For a native English speaker (and also any foreigner for that matter) having gone through academic education and having achieved a teacher’s degree the concept of spoken practice is unheard of, and on top of that the academic education has left its imprint into the teacher’s mindset.

And that’s the worst thing in my opinion:

The academic environment literally molds people’s minds into believing that textbook-based education is what all English students need.

Education is good, education helps eradicate illiteracy and poverty, so how could anyone speak up against academic English studies which is supposedly representing the entire educational system?

It would be viewed as heresy! 😡

And so the old-school approach goes on and on:

  • native English speaking teachers are teaching non-native students by focusing on analyzing the English language because that’s how they’ve been taught to teach the English language;
  • non-native English speaking teachers are promoting the values of traditional education because it’s the right thing to do and they simply don’t realize they’ve been able to achieve English fluency NOT because of the traditional studies but simply because they’ve been speaking an awful lot!

So what is a typical foreign English speaker to think when he does a simple web-research into English learning related information?

Universities, colleges, language schools, massive English leaning websites catering for the huge demand for grammar-related info, English teachers, English tutors, pronunciation and accent reduction specialists, professors and linguists have taken up 99% of the Web-space and the poor non-native speaker has no choice but to buy into the traditional English learning methods!

The small minority of native English speaking website owners who’ve realized the importance of focusing on speech and my website is pretty much everything I could find online that gives millions of wannabe fluent English speakers – A.K.A non-native English students – the chance to achieve the fluency they dream to acquire and eradicate the ‘writing mode’ syndrome whereby they construct English sentences in their head as if writing in a textbook when they’re speaking.

Not All Is Lost Though!

While my 2 hour online research paints a pretty grim picture of the industry, and I have to conclude that not much has changed during the last few years, I don’t think everything is lost.

Despite the overwhelming majority of other website owners adopting a no-tolerance policy when it comes to making mistakes (which puts a terrible strain onto you as an English learner!) and using colloquial language and slang (which is actually what the real-life English is all about!), I can see a major change looming on the horizon.

I can see more websites like Fluentzy, English Harmony, Phrase Mix and Tweet Speak English springing up in the near future, and I can tell you with the utmost honesty I can’t await for some other guy or gal having been inspired by Prof. Kev Nair, me, Aaron or Nate to start his or her website or blog and start spreading the simple message out there:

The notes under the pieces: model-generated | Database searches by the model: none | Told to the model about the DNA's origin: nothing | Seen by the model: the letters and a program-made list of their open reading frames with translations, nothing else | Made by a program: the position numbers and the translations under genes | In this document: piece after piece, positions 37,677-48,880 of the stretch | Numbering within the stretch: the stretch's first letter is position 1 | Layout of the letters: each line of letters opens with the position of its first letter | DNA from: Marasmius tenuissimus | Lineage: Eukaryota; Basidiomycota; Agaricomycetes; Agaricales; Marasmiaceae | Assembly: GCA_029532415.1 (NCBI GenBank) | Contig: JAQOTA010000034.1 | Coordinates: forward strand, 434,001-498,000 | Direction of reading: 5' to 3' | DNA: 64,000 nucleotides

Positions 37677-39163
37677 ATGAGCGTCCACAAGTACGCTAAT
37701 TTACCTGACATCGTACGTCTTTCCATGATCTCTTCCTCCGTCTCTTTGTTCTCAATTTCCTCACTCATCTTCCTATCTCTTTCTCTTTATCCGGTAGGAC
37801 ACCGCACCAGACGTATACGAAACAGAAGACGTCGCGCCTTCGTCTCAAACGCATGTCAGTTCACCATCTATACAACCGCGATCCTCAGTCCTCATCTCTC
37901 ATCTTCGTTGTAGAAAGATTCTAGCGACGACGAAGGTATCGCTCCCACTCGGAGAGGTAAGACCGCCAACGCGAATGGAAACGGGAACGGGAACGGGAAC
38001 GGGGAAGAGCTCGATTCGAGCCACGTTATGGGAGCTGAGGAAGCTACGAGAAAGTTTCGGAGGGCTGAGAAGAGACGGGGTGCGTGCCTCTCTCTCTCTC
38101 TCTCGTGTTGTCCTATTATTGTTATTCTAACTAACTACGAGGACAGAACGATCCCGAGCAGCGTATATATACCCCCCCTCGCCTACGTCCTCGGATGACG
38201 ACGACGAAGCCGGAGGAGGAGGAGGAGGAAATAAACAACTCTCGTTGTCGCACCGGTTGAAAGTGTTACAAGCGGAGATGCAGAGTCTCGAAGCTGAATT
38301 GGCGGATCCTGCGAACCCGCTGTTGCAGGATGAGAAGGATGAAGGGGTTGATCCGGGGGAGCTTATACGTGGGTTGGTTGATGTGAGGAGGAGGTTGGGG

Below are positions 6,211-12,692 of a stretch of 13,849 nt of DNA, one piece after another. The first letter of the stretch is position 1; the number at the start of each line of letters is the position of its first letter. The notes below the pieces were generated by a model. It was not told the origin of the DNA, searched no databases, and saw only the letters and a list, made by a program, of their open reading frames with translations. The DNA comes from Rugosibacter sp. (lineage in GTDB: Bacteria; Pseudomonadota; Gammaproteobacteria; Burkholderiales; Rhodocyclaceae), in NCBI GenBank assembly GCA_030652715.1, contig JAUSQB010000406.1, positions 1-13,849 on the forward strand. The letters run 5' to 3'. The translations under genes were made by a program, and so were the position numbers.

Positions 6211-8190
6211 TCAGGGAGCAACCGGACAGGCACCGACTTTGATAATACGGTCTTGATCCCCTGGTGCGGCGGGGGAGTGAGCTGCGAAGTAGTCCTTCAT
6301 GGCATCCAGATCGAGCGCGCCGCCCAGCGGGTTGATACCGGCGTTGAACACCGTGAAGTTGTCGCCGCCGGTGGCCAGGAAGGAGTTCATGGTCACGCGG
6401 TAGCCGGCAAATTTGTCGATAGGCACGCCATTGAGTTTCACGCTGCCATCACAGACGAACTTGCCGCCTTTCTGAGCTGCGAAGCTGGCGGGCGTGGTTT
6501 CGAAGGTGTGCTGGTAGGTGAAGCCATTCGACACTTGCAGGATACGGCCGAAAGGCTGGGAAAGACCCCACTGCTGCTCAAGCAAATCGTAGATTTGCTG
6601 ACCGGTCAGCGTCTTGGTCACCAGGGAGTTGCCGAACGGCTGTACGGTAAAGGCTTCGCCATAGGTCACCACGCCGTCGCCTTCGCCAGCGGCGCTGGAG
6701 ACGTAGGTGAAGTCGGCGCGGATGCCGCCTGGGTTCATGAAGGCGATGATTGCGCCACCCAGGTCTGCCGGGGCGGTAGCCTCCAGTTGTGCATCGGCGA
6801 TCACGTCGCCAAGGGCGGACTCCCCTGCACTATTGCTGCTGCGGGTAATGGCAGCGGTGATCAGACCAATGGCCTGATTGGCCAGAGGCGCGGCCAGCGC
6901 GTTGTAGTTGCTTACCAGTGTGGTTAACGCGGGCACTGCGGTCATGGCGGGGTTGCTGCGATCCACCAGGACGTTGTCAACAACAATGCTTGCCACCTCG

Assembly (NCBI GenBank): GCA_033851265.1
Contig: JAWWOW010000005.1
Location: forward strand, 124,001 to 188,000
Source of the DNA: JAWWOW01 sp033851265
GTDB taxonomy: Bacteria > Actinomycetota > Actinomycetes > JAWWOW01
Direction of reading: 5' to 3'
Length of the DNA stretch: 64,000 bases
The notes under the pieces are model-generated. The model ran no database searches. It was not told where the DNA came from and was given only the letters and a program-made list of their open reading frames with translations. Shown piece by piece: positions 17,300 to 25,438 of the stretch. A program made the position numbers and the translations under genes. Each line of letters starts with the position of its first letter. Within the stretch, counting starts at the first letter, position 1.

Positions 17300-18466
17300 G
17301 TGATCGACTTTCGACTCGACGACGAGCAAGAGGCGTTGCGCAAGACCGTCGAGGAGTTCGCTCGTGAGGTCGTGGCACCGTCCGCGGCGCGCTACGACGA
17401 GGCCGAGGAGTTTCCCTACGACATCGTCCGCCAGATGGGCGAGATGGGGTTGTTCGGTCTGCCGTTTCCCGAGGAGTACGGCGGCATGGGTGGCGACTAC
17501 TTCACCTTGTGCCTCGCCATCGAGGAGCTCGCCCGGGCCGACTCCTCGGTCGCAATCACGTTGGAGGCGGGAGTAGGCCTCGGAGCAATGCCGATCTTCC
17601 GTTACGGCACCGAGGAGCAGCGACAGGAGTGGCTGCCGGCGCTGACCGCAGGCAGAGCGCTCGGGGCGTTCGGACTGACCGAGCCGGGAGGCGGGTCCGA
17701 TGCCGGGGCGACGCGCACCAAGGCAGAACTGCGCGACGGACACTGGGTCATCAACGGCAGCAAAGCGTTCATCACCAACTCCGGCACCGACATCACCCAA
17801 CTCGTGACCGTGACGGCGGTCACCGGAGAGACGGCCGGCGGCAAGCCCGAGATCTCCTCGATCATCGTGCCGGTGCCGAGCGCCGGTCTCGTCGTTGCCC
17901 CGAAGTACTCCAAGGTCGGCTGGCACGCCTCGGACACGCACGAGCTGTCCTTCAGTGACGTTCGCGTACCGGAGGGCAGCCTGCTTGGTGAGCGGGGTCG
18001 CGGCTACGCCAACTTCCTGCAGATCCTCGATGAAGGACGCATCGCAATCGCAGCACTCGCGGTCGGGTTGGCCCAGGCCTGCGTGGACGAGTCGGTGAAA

Thanks for reading,


P.S. If you DO know some website that is focused on spoken English and run by an open-minded person – please let me know in the comments below! While I was doing a lot of research, I still might have missed some little-known start-up blog!

P.S. Are you serious about your spoken English improvement? Check out the English Harmony System HERE!

English Harmony System
  • Max

    I’m impressed by the quality of this article and your blog in general! Thanks a lot

    for sharing all this useful information!

  • Thanks for the positive feedback, I’m glad you liked the post!

  • emily aaron

    This article is an eye-opener to many who are keen to develop their English fluency skills. A misleading or a less-informative site could just waste the time and energy spent with it. To an extent every site may cover up the basics of English speaking the more interesting and the advanced of it needs to be found with the right website alone. Thanks for the post!!

  • Thanks for the comment August!

    I actually wrote this blog post prior to you letting me know about the fact that AJ also advises his students to repeat what they hear so I may have mentioned his website in this article as well.

    The main reason why I didn’t, I guess, is because he only mentions the listening part on his site (as far as I can remember) so I thought – “Well, it’s just another product teaching the language via listening only thus neglecting the actual ability to speak!”

    Judging by what you’re saying though, speaking is also an integral part of “Power English” so it would indeed be interesting for me to find out more about AJ and his approach.

    I wouldn’t mind you getting in touch with him! 😉



  • August

    Robby, I’m absolutely agree with you! Real spoken English is the biggest challenge for students!!
    And I remember telling you about AJ, his “Power English” in particular. He tells quite the same as you in his own words, only it’s not so easy to find these precious excerpts about speaking practice in this program (if you are interested I could find them for you (and send) just to hear what do you think about it). Also I’m sure you have pretty much to talk about, he’s open-minded and really fun! I’m thinking to write him a letter to find out his opinion about your method, especially about speaking self-practice!

    Best regards,